• Apply findings from each week's lesson to make predictions and informed hypotheses about the next week's lesson.
    • Keep a detailed laboratory notebook.
    • Write and peer-edit the sections of a scientific paper, and collaboratively write an entire lab report in the form of a scientific research paper.
    • Search for, find, and read scientific research papers.
    • Work together as a team to conduct experiments.
    • Connect findings and ideas from each week's lesson to get a broader understanding of how plants will respond to higher levels of CO2 (e.g., stomatal density, photosynthetic/respiratory rates, foliar protein concentrations, growth, and resource allocation).
    Note: Additional, more specific objectives are included with each of the four lessons (Supporting Files S1-S4)
  • Modeling the Research Process: Authentic human physiology research in a large non-majors course

    Learning Objectives
    Students will be able to:
    • Read current scientific literature
    • Formulate testable hypotheses
    • Design an experimental procedure to test their hypothesis
    • Make scientific observations
    • Analyze and interpret data
    • Communicate results visually and orally
  • Bacteria growing on petri dish

    You and Your Oral Microflora: Introducing non-biology majors to their “forgotten organ”

    Learning Objectives
    Students will be able to:
    • Explain both beneficial and detrimental roles of microbes in human health.
    • Compare and contrast DNA replication as it occurs inside a cell versus in a test tube
    • Identify an unknown sequence of DNA by performing a BLAST search
    • Navigate sources of scientific information to assess the accuracy of their experimental techniques
  • blind cave fish
  • Students participating in the peer review process. Practicing the writing of scientific manuscripts prepares students to understand and engage in the primary literature they encounter.
  • Confocal microscope image of a mouse egg that is arrested at metaphase of meiosis II. Green, tubulin staining of meiotic spindle; red, actin staining of egg membrane; blue, DNA. This image was obtained on a Zeiss 510 Meta confocal microscope in the Department of Genetics at Rutgers University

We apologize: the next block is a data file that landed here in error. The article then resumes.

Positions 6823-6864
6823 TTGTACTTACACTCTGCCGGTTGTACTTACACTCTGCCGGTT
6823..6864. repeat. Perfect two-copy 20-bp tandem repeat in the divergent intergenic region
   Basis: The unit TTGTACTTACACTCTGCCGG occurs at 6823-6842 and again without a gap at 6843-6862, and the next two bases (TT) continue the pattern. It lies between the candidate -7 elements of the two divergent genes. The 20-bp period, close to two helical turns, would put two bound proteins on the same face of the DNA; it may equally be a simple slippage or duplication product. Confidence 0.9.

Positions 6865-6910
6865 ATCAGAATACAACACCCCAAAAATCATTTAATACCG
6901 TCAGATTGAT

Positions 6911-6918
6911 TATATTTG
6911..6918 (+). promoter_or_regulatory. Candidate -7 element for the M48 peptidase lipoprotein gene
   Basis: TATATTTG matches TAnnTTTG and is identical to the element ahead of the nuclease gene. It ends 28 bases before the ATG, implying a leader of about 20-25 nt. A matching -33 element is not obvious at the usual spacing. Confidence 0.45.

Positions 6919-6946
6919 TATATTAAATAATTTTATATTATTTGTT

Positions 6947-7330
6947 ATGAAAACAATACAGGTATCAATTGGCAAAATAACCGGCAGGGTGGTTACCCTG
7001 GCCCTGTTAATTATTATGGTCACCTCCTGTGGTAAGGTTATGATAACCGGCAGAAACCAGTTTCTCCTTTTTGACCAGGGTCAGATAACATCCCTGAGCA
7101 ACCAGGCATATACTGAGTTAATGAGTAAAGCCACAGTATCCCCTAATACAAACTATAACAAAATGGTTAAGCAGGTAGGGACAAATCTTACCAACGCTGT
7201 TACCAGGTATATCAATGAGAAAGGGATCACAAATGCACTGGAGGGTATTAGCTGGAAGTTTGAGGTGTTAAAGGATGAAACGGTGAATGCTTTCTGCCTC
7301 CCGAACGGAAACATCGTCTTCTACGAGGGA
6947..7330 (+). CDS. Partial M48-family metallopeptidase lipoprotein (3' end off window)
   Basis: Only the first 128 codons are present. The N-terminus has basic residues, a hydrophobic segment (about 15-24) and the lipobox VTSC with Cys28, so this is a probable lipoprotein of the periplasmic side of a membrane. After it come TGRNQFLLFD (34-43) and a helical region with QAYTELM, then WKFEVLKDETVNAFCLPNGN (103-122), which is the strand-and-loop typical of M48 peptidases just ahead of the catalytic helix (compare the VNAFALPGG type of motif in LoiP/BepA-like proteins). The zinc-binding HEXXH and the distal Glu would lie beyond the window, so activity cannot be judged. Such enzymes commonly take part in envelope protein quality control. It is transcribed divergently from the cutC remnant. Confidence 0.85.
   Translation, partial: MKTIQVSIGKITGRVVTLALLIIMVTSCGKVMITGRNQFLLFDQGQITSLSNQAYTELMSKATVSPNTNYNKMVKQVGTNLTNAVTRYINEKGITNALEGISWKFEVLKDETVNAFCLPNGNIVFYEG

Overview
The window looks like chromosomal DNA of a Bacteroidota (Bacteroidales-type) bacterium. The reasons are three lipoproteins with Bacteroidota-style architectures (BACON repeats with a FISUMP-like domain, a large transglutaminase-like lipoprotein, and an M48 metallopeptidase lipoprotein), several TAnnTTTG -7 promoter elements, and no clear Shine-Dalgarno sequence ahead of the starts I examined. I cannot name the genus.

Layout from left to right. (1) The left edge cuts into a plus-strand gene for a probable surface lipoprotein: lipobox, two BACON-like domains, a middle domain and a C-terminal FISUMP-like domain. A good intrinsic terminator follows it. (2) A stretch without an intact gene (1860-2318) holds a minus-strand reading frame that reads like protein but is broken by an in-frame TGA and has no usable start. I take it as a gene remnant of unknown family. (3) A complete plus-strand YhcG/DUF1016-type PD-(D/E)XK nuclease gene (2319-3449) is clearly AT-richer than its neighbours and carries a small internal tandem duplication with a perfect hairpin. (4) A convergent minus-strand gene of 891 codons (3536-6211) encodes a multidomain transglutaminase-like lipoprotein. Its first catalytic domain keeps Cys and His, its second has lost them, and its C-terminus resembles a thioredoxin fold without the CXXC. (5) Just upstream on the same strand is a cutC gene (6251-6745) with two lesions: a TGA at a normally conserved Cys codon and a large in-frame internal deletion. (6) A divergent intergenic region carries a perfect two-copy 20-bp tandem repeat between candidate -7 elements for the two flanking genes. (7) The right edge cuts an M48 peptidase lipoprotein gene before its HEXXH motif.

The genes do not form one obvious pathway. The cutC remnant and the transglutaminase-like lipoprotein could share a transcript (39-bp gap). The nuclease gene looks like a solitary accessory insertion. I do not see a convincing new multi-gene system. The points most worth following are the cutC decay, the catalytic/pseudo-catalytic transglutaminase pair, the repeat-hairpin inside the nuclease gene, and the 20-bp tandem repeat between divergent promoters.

Sex-specific differences in Meiosis: Real-world applications

    Learning Objectives
    After completion of the lesson students will be able to:
    1. Describe the differences between female and male meiosis.
    2. Interpret graphical data to make decisions relevant to medical practices.
    3. Develop a hypothesis that explains the difference in incidence of aneuploidy in gametes between males and females.
  • Reprinted by permission from Macmillan Publishers Ltd.

    A Hands-on Introduction to Hidden Markov Models

    Learning Objectives
    • Students will be able to process unannotated genomic data using ab initio gene finders as well as other inputs.
    • Students will be able to defend the proposed gene annotation.
    • Students will reflect on the other uses for HMMs.
  • Example image of dividing cells obtained from the Allen Institute for Cell Science 3D Cell Viewer.

    A virtual laboratory on cell division using a publicly-available image database

    Learning Objectives
    • Students will name and describe the salient features and cellular tasks for each stage of cell division.
    • Students will predict the relative durations of the stages of cell division using prior knowledge and facts from assigned readings.
    • Students will describe the relationship between duration of each stage of cell division and the frequency of cells present in each stage of cell division counted in a random sample of images of pluripotent stem cells.
    • Students will identify the stages of cell division present in research-quality images of human pluripotent stem cells in various stages of cell division.
    • Students will quantify, analyze and summarize data on the prevalence of cells at different stages of cell division in randomly sampled cell populations.
    • Students will use data to reflect on and revise predictions.